Categories: BroadbandNetworks

Amazon Builds $120m Florida Facility For Internet Satellites

Amazon has said it is building a $120 million (£93m) facility in Florida to act as a final staging post for its Project Kuiper internet satellites before they launch into orbit, as the company pushes ahead with its planned satellite-based broadband network.

The 100,000-square-foot building is to be located at a facility operated by Space Florida, a state-funded entity set up to attract space businesses, located at the Kennedy Space Centre, from which NASA once launched Space Shuttle missions.

It features a 100-foot-tall bay where Amazon plans to fit the satellites into rocket payload farings prior to launch atop rockets from the Boeing-Lockheed joint venture United Launch Alliance and Jeff Bezos’ space company Blue Origin.

Amazon head of Kuiper production operations Steve Metayer said work on the building was expected to finish toward the end of 2024, with satellite processing beginning in early 2025.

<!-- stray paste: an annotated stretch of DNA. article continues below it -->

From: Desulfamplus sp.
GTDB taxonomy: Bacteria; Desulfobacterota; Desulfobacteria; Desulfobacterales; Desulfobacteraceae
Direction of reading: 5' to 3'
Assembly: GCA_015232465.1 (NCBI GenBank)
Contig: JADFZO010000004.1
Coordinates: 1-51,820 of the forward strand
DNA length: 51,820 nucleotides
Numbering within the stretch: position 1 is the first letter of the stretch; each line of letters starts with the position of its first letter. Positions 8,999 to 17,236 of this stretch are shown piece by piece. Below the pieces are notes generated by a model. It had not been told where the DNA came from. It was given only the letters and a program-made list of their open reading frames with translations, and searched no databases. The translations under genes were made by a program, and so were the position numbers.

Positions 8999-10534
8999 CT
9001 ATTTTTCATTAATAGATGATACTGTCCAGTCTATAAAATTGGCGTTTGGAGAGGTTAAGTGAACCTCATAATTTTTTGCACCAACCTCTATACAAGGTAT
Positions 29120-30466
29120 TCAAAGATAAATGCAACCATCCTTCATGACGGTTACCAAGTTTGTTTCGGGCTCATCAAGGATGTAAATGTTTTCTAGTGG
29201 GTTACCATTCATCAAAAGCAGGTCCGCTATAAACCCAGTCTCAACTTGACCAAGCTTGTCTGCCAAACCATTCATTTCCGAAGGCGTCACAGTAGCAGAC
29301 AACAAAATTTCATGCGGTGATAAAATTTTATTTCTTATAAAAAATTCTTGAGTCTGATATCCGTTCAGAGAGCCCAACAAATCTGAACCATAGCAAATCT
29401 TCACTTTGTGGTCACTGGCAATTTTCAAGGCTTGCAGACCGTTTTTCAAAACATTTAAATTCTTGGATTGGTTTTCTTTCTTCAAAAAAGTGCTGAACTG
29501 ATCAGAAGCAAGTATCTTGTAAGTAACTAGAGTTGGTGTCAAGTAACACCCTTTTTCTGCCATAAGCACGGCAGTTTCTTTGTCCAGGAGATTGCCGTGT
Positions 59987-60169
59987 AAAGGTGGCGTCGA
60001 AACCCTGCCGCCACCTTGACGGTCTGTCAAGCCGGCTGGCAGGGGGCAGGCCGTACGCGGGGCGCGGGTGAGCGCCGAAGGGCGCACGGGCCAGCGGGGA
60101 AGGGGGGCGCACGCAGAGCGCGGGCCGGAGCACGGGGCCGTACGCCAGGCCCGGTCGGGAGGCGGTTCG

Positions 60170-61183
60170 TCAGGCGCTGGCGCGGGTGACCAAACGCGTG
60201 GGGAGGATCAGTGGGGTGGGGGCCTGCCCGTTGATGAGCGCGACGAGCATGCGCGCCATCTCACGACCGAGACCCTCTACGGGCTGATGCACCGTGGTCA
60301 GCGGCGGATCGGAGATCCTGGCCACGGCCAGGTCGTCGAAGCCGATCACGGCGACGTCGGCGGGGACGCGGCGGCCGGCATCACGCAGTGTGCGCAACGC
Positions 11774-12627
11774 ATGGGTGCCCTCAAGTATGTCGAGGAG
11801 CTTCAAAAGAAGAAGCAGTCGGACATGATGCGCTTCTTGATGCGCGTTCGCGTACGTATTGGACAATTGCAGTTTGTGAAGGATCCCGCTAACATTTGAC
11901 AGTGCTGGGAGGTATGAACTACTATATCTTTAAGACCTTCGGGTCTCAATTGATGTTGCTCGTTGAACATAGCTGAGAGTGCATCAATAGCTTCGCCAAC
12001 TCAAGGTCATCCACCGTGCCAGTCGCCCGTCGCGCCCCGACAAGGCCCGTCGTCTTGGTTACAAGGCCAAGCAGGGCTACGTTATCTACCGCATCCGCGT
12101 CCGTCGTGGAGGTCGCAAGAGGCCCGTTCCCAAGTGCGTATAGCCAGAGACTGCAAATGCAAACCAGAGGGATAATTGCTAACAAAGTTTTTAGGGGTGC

Amazon, Project Kuiper terminals
Image Credit: Amazon

Launch delay

Project Kuiper plans to use 3,200 low-Earth orbit satellites to provide broadband across the globe and competes with SpaceX’s Starlink and other planned services.

Amazon showed customer terminals earlier this year but was forced to delay the launch of its first satellite prototypes into space after difficulties with ULA’s new Vulcan Centaur rocket.

With the prototype launch currently scheduled for late 2023, Amazon is planning to begin mass production of the Kuiper satellites at its Kirkland, Washington facility by the end of this year.

It said it expects launches of production satellites and early trials with enterprise customers in 2024.

Space race

“We have an ambitious plan to begin Project Kuiper’s full-scale production launches and early customer pilots next year, and this new facility will play a critical role in helping us deliver on that timeline,” said Metayer.

The company faces a regulatory deadline to launch half of its network into orbit by 2026.

SpaceX – which has also become a major player in satellite launches – has already deployed more than 4,000 satellites and is providing broadband service to more than 1.5 million people around the world.

Matthew Broersma

Matt Broersma is a long standing tech freelance, who has worked for Ziff-Davis, ZDnet and other leading publications

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